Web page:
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PUC Seeks Public Comment on Use of Distributed Energy Resources

Updated: Mar 7

Pennsylvania’s Public Utility Commission (PUC) is preparing to implement rules on the use of distributed energy resources, which are smaller-scale generation and storage technologies that provide electric capacity at various locations, rather than at a centralized power plant.


The state rule-making is in response to a recent order from the Federal Energy Regulatory Commission (FERC), which is an independent agency of the federal government that “regulates the interstate transmission electricity, natural gas, and oil.” FERC Order No. 2222 was issued to “help usher in the electric grid of the future and promote competition in electric markets by removing the barriers preventing (the adoption of) distributed energy resources (DERs)”. The order allows and promotes the use of energy generated through distributed means to be sold in the American wholesale energy market through the electric grid.


DERs include various non-centralized systems that generate power in many different locations in a distributed manner, for example, solar panels installed on residential roofs or small-scale wind power located on private land.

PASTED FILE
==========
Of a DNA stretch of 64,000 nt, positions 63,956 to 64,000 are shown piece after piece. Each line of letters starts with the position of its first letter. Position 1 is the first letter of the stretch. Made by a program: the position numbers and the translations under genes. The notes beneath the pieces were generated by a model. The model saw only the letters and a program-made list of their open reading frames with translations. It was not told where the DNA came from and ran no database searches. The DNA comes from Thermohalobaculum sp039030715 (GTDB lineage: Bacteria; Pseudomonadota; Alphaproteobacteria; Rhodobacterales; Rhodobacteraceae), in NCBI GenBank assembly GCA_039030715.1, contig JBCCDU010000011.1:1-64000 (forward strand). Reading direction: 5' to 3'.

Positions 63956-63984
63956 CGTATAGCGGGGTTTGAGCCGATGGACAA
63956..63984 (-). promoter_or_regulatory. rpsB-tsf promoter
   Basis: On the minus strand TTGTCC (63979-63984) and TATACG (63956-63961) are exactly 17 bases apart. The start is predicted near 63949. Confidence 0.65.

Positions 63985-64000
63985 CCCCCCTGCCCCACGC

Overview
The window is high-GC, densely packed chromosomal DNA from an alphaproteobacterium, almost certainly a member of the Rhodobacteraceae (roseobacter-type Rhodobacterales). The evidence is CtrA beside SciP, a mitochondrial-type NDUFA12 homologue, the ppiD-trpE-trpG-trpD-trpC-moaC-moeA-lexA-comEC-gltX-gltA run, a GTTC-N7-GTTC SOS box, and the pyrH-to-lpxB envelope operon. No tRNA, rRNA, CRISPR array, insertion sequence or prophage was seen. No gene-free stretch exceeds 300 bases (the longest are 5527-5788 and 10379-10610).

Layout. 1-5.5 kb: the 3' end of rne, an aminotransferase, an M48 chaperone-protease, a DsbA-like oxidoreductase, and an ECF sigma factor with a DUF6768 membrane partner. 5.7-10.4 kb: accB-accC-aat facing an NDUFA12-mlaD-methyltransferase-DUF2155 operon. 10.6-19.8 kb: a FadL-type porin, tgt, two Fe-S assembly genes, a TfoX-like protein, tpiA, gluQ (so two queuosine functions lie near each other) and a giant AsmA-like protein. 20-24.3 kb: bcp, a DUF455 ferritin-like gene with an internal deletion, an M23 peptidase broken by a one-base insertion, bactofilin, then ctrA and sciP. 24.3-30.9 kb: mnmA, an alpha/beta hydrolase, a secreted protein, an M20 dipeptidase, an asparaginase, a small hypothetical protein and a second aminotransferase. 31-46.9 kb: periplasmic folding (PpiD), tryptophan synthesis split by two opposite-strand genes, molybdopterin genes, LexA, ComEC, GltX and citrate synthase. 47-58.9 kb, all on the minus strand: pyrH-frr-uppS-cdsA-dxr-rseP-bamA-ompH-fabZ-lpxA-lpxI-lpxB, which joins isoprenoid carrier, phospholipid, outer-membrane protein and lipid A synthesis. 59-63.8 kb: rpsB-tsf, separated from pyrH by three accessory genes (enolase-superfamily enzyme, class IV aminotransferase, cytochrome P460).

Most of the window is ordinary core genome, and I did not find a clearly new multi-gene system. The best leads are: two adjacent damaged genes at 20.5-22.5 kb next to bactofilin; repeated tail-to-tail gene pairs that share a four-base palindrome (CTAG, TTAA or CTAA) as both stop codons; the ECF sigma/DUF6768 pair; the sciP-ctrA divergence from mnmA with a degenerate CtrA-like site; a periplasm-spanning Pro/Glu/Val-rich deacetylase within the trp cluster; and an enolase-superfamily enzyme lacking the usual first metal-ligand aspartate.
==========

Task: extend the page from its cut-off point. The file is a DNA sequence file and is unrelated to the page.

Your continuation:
These systems are often times intermittent in nature, as they only produce energy when the right conditions exist, and require immediate use of the energy generated. However, these systems can be equipped to feed the energy they generate back into the grid system. Allowing for the aggregation of these systems could benefit both owners of these systems and consumers, improving grid efficiency and supply stability by providing baseload power, which in turn could lower energy costs.


“For example, small rooftop solar systems could inject energy into the power grid, while managed charging by electric vehicles could absorb that electricity when it is plentiful – and at the same time smart thermostats or smart water heaters could shift customer demand to a different time of day, depending on the needs of the grid.” a PUC press release states.


The PUC Advance Notice of Proposed Rulemaking will be published in the Pennsylvania Bulletin seeking comments from stakeholders regarding the regulation of DERs. In the press release, PUC vice chair Kimberly Barrow described the agency’s actions as an “important step in the process of allowing flexible, distributed resources to participate in the reliability of the electric systems through markets.” That will open a 60-day comment window on topics such as interconnection rules, metering requirements, financial aspects, oversight, and cybersecurity.

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